An aside here, eleven days hardly make up most of January. My life right now is quite complex. I've lots of medical trips for my husband. So, even though I touch on this work daily, some days it's a snoop at two in the morning to reconfirm that I'm seeing what I think I'm seeing.

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Sunday, January 28, 2007

Day Ten - She Made Her Mark

I know it seems as though I've been absent without leave. Actually I've been present, accounted for, and absolutely horizontal due to some sort of virus that produced the filthiest sinus headache I can remember in some decades.

The image of a jig saw puzzle of a Victorian house I once owned in Port Townsend, Washington, will be more interesting that a haphazard pile of foam core board. When I was young and foolish I ran a construction company that specialized in the restoration of Victorian and Edwardian era residential buildings. So when Anne Copeland of FiberArts Connection of Southern California took me up on my word about curating an exhibition I thought I know all about old buildings.

Ah, hubris, I thought that less than favorable aspect of my personality had gone the way of all my dark brown hair. Mock-up, sure, not a problem; um, . . . the walls in my stair well are not plumb. The downstairs has no ceiling. The two rooms I've been assigned upstairs have no floors. I thank the universe every day that I had enough sense to mock this up in scale.

There is no way I could have gotten the rhythm, balance, cadence of this exhibition without being able to see it in miniature in the round. It has truly been an exercise in humility. I think there is a possibility I am done. I don't really know. I need to look at this again, and again, and again. I look in from the vantage of the front window downstairs. I look in the rooms upstairs like a parakeet. Mighty pudgy parakeet.

Even if this still looks right on Wednesday there is still a lot of work to do. I have to annotate the data base. I have to notify each artist. I have to work my way through the first round of declined works because every one of them is worthy of being in the master exhibition. I still have to pull two small, concise exhibitions that will be specifically for the greater Los Angeles basin.

I have about five and a half hours in today. I've completely lost count of the total woman hours to date. Maybe someone who has been paying attention can post a tally as a comment.

I'll be back at it again tomorrow.

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Saturday, January 20, 2007

She Made Her Mark -- Day Six

Well, day six is sort of squirmy. Maybe it's me that's squirmy. I'm heartily sick of the back brace that allows me to sit upright in what a doctor considers comfort.

I've been through this image deck again and again. I've sorted it six ways from sunday. Sorting is about useless when it comes to setting the sequencing of an exhibition. The Marie Webster House, The Quilters' Hall of Fame is an Edwardian mansion built in early in the first decade of the twentieth century.

This image is the floor plan of the entry and main area in the building. It shows the architectural vestiges of the Victorian era. Note the main staircase in the very large entry hall. On back you see the servant's stairs.

From two thousand miles away it's a bit difficult to envision the traffic flow. An exhibition has to grab a visitor and pull them along in a predetermined path. It's particularly important in a space such as this. As 80%+ of the population is right handed and everyone in America drives to the right of the center line of the road, it is normal and natural to live one's life in the continuous right turn sequence. It avoids all sorts of problems in life.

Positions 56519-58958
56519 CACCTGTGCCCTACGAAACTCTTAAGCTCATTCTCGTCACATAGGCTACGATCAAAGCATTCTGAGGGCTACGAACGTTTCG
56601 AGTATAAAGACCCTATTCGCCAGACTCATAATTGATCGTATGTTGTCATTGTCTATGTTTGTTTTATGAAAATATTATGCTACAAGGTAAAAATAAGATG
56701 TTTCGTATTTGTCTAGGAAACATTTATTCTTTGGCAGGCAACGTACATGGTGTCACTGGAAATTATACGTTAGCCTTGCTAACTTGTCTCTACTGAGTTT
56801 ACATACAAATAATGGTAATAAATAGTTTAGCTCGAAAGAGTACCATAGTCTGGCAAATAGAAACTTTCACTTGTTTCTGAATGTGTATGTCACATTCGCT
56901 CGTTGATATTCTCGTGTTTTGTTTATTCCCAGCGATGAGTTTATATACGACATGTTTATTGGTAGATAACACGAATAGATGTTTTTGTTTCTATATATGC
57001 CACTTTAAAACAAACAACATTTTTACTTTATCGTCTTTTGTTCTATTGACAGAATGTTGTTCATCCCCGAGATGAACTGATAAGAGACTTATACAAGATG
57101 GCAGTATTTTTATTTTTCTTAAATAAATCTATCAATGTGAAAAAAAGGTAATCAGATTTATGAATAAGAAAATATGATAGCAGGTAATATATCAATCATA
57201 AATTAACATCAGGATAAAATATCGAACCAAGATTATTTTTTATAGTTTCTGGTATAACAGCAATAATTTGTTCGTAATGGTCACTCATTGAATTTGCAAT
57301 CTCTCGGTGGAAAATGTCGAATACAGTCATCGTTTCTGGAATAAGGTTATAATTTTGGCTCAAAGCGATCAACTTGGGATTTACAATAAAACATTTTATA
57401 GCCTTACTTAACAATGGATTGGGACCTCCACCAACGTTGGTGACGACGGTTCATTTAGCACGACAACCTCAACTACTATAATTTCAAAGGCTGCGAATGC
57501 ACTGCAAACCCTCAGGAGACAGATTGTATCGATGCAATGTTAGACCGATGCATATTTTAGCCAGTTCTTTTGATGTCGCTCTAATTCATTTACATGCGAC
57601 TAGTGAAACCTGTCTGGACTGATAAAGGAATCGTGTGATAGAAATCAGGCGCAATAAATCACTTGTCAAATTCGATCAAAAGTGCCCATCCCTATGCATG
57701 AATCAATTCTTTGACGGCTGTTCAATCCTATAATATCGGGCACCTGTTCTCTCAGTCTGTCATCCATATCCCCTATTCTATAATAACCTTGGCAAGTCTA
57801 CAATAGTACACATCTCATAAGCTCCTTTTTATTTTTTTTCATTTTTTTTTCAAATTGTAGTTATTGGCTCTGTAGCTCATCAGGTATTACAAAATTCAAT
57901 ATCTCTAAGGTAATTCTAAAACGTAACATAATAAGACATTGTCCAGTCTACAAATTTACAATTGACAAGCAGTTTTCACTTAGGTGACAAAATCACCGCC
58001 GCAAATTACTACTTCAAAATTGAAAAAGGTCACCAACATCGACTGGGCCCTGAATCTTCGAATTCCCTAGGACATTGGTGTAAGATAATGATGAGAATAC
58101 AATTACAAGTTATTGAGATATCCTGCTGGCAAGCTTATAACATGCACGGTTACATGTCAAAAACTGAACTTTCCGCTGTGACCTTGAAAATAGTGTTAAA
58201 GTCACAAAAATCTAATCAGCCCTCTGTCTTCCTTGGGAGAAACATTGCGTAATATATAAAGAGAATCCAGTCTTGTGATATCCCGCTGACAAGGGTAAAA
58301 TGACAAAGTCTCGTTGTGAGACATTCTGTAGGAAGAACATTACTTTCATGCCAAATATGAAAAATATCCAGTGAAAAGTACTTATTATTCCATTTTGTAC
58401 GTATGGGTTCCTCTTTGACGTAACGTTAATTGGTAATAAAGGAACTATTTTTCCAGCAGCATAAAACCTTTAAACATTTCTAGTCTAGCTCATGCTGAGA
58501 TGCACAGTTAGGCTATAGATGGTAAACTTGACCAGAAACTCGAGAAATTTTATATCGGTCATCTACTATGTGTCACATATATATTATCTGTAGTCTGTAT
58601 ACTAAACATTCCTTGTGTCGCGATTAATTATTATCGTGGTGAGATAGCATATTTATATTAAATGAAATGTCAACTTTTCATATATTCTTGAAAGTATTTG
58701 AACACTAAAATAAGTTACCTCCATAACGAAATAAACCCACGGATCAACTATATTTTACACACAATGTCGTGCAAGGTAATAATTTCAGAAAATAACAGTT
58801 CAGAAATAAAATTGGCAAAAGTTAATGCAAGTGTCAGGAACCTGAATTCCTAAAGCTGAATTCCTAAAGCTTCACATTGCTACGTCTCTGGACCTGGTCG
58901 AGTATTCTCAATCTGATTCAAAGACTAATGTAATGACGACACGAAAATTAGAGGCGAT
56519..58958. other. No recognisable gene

So, looking at this floor plan, the reception area opens directly on the staircase proceeding up. It is the most "drawing" architectural element. So, with right hand preerence, the keynote and first major exhibition area is just past the double pocket doors leading into the grand parlor. It's counter intuitive because the huge space of the pocket doors wants you to turn right. However, if you want the viewer to enter the grand parlor a bit farther back in the house, the enticement must be strong enough to be placed between the front door, the stair, and the entrance to the gift shop.

That done, the visitor can choose whether to work their way around the grand parlor in the continuous right turn of clock wise. So, the works selected for the grand hall~reception area and the grand parlor all have to speak to each other. It's like selecting voices for a large choir; each has it's own range yet each must be a comfortable and capable part of a congenial whole.

This image gives you the wall space of the interior of the grand parlor, the wall containing the pocket doors.

I had thought about doing the arithmetical acrobatics to scale color xerox images to match the scale of these drawings. Then, hum, you do call yourself an artist? Don't you? Eight inches to represent a ten foot high room doesn't seem quite sufficient.

Why not draw each wall in a one inch equals one foot? That will make, eventually a mock up of each room. You will be able to sort and try and fuss and fidget. The works will finally tell you where they belong. So, I'm thinking of searching out the B size quad pad. What? You have a T-square and the ability. Why not just re-draw each wall on foam core?

So, that is where my squirmy mind is taking me today. Choosing the works for an exhibition is the very least of the work. Creating the sequence, rhythm, balance, and cadence of the works is what excites the viewer and draws them through an exhibitin.

Bleght ! I've a lot of work to do.

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Sunday, January 14, 2007